The talented Lee could identify the people and structures that can make those solutions possible; enlisted those targets in the effort through negotiation and using confrontation and pressure when needed; and help build an institution that was democratically controlled by that constituency that developed the capacity to take on further problems and the will and the power of that constituency.
Lee’s grassroots affinity was ignited in San Francisco, where he worked with physically challenged children as part of VISTA,  the Volunteers in Service to America –  an anti-poverty domestic Peace Corps program.
He was promoted to a branch on the South Side of Chicago where he interacted with the Young Lords, a Puerto Rican gang, and navigated the city’s underworld.
Black Panther Party co-founder Bobby Seale introduced him to the organization, where he learned and developed his community work and organizing abilities.
Seale is one of a generation of young African-American radicals who broke away from the usually nonviolent Civil Rights Movement to preach a doctrine of militant black empowerment, helping found the Black Panthers
In 1966, Seale and Huey Newton were ready to organize their beliefs, and they formed the Black Panthers (later renamed the Black Panther Party). Originally created as an armed force protecting the black community from the notoriously racist Oakland police, the Panthers’ reputation grew and with it the scope of the organization itself. The Panthers became a new voice in the Civil Rights Movement, and they rejected outright the mainstream movement’s nonviolent approach as well as the “Back to Africa” teachings put forth by the more radical Black Nationalists.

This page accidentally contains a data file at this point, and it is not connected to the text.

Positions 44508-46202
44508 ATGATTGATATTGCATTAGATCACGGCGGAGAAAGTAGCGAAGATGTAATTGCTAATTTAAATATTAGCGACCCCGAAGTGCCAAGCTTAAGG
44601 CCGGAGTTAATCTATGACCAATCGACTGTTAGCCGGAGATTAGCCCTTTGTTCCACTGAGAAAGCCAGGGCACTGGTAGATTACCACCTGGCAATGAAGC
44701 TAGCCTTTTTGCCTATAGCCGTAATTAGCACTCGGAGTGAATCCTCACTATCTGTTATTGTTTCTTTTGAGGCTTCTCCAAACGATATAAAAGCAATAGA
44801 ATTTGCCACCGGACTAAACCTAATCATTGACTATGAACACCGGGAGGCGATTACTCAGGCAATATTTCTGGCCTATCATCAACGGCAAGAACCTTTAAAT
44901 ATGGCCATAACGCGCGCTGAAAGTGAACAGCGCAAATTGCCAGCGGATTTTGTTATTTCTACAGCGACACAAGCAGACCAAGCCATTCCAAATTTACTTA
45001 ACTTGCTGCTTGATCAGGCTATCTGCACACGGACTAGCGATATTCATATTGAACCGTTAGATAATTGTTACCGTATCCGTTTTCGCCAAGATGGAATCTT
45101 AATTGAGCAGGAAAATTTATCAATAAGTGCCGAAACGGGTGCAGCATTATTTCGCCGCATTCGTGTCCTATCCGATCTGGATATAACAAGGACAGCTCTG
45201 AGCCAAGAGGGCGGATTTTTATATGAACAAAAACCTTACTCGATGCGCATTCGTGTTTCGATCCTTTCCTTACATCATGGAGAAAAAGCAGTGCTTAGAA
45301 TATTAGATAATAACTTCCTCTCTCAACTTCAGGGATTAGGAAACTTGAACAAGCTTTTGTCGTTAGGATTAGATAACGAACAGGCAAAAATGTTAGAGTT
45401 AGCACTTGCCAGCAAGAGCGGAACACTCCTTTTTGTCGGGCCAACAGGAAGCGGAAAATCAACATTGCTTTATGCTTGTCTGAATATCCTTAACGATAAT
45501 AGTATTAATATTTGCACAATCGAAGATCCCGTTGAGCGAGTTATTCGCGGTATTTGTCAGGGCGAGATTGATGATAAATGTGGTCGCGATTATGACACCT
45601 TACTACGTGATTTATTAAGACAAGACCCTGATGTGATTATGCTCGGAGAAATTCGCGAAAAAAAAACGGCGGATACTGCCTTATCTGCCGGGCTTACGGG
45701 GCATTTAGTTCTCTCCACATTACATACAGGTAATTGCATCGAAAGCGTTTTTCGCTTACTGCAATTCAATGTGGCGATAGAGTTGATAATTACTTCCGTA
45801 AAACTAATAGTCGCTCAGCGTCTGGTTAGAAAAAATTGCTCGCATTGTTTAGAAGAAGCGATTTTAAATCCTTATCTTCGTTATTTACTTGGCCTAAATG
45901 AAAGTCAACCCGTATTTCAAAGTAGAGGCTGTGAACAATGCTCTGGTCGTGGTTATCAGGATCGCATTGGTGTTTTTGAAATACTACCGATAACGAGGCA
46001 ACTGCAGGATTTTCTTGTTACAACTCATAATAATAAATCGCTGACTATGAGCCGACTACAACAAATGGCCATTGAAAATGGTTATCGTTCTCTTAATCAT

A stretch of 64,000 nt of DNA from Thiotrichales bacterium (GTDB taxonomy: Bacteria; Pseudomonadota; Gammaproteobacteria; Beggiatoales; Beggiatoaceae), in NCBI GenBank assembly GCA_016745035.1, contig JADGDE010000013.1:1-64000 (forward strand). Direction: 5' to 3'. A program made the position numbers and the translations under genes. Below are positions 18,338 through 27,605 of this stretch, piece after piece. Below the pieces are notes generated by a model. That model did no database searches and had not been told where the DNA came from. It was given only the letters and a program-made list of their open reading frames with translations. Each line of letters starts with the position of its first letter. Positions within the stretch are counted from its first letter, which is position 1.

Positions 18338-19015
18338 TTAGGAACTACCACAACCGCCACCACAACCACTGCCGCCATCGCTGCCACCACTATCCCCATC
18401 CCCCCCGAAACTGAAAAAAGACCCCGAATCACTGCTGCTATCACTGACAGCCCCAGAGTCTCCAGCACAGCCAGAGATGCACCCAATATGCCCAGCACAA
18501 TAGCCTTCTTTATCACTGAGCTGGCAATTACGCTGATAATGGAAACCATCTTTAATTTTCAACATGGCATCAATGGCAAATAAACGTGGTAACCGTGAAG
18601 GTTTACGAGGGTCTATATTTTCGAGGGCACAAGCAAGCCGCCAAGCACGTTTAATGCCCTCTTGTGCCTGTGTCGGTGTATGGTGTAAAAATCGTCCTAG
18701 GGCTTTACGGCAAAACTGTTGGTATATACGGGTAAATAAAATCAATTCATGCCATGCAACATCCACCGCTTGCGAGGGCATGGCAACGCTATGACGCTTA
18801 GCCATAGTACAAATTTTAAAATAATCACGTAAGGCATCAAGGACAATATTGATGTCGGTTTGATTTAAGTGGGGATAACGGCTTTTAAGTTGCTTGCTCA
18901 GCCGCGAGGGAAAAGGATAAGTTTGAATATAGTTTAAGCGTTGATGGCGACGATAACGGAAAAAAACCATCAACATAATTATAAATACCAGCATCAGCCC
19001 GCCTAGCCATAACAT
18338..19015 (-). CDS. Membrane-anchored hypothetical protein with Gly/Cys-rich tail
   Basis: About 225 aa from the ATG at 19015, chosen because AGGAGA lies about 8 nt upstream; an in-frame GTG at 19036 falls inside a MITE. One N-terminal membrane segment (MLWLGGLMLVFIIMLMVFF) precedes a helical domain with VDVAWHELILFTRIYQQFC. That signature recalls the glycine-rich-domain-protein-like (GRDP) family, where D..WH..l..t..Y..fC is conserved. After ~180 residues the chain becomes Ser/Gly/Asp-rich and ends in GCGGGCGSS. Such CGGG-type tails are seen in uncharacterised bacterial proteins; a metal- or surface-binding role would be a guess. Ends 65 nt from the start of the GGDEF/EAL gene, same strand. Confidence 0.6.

The Panthers focused much of their energies on community outreach, and the California movement spawned chapters across the nation.
Lee was even prominently featured in the 1969 documentary, American Revolution 2, which focused on organizing following unrest associated with the 1968 Democratic National Convention in Chicago.
Harris-Houston Impact
Lee returned to Houston in 1970.
He was active as a longtime social worker for the former Harris County Hospital District, and spent many years comforting HIV patients at the Thomas Street Health Center. He had compassion for great causes and saw the value and impact of the Harris Health System on lives in the community.
For 50 years, the Harris Health System has provided services to the community by caring for the community’s under served populations and is one of America’s best community-owned healthcare systems.
The system cares for all residents of Harris County, Texas with 23 community health centers, five school based clinics and a dental center and dialysis center, mobile health units, a rehabilitation and specialty hospital and two full-service hospitals.
Patients it serves includes Hispanic – 58.4% African American – 25.7% . Of those 62-percent are Uninsured – 62 -percent and 20-percent have Medicaid and CHIP, according to system figures.
Also, for three decades in Harris County and Houston, the Kashmere Gardens resident also to help his brother the beloved and Late El Franco Lee, who served on the commissioners court for more than three decades before his death last year.
Lee also worked to create northeast Harris County programs such as a Street Olympics and to always stayed deeply connected to the community.
In recent years, Lee battled multiple sclerosis for at least two decades.
A convert to Islam, he also was known as Robert Alwalee. He leaves a host of relatives, friends and admirers including his wife, Faiza.
He will be remembered for years to come for truly making a difference with his great example of community service, compassion for others and for being a genuine and active “People’s Champion”.

By: Darwin Campbell